Who needs democracy when you have data? It depends
It depends on WHO is “you”, and WHERE.
I only notice now a really entertaining article at MIT Technology Review, that asked (in August 2018) “Who needs democracy when you have data?”.
It is about “how China rules using data, AI, and internet surveillance”. And this is why I consider it entertaining:
Replace “China” or “Chinese government” with “Facebook” or, if you prefer, “Big Tech”, and almost all of it still stands. Try it. What changes is who benefits and on what ideological grounds, and how visible the control is. But at the end of the day, the concrete effects on the average citizen are quite similar.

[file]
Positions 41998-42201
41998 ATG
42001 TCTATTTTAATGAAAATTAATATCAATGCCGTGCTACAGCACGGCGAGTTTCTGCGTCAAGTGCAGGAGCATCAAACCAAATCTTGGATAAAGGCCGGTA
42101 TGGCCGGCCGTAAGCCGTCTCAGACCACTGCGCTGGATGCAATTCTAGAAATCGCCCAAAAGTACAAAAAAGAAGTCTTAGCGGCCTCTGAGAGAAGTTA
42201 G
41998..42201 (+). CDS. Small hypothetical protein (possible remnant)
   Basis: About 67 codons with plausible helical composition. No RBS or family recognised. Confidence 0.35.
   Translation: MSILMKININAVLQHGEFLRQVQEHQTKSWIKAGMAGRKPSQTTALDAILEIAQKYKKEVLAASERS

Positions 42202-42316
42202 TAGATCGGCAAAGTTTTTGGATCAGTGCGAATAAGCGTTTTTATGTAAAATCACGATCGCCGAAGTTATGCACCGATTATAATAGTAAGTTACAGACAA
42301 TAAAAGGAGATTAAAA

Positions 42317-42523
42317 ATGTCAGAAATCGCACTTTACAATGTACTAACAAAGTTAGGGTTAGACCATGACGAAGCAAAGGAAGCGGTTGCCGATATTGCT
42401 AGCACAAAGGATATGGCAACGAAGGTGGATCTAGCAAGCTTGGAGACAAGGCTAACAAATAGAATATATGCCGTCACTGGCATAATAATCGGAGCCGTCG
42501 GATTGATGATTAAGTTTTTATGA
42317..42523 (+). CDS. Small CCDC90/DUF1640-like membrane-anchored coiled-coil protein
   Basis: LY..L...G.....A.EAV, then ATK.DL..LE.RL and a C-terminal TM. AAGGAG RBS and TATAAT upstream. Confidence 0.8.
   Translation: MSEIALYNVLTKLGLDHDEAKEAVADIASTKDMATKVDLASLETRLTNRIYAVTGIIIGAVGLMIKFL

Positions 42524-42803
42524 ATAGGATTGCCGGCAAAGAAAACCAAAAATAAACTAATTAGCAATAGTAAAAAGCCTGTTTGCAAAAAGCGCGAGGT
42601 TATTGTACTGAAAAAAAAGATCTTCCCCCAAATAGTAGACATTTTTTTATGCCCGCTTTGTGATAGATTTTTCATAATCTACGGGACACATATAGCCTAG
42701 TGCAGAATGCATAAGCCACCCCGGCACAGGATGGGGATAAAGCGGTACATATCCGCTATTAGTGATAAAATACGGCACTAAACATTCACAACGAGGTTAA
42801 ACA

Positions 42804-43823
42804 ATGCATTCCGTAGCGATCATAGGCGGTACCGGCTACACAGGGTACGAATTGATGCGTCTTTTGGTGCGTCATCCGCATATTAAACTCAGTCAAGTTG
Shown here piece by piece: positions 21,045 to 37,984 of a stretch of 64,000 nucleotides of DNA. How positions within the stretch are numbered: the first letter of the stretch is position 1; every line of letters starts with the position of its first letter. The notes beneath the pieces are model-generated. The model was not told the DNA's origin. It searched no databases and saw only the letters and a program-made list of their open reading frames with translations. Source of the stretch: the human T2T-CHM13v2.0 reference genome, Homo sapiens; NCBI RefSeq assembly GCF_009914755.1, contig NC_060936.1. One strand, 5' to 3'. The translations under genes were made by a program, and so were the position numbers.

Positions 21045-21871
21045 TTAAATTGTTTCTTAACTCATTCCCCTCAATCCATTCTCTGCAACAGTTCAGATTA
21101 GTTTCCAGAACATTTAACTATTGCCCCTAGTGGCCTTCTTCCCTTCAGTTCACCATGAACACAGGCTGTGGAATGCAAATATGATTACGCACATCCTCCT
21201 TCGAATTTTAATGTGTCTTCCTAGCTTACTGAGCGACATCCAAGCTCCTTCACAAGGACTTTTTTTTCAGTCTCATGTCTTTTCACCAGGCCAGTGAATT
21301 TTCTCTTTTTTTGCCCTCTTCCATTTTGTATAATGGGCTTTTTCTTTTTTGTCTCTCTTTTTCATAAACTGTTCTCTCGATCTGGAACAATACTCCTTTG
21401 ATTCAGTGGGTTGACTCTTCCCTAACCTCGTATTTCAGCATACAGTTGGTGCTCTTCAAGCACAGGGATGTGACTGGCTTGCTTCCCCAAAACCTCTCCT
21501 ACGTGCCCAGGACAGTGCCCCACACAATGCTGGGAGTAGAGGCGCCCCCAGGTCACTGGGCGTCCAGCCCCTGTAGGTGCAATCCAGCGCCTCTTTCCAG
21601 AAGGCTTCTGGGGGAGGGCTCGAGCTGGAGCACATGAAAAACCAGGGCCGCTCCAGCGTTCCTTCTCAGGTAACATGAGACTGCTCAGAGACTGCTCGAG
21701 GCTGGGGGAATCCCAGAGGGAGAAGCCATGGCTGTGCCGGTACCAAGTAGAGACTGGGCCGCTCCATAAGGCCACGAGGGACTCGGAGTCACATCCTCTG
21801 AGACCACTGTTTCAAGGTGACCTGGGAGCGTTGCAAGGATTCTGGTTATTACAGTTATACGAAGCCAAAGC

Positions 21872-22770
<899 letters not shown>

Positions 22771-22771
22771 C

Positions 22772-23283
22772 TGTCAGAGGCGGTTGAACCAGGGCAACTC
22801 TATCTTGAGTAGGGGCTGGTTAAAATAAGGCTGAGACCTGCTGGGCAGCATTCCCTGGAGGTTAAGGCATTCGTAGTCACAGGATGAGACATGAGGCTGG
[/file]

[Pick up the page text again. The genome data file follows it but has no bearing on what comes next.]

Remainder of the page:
Here are some quotes to prove my point:
- the basic problem: “figuring out what’s going on at lower levels and across society”
- “Data instead of dialogue” (compare with this)
- “the Chinese government rarely releases performance data that outsiders might use to evaluate these systems”
- “There are rising demands for privacy from Chinese internet users…It’s not quite the free-for-all that it’s made out to be.”
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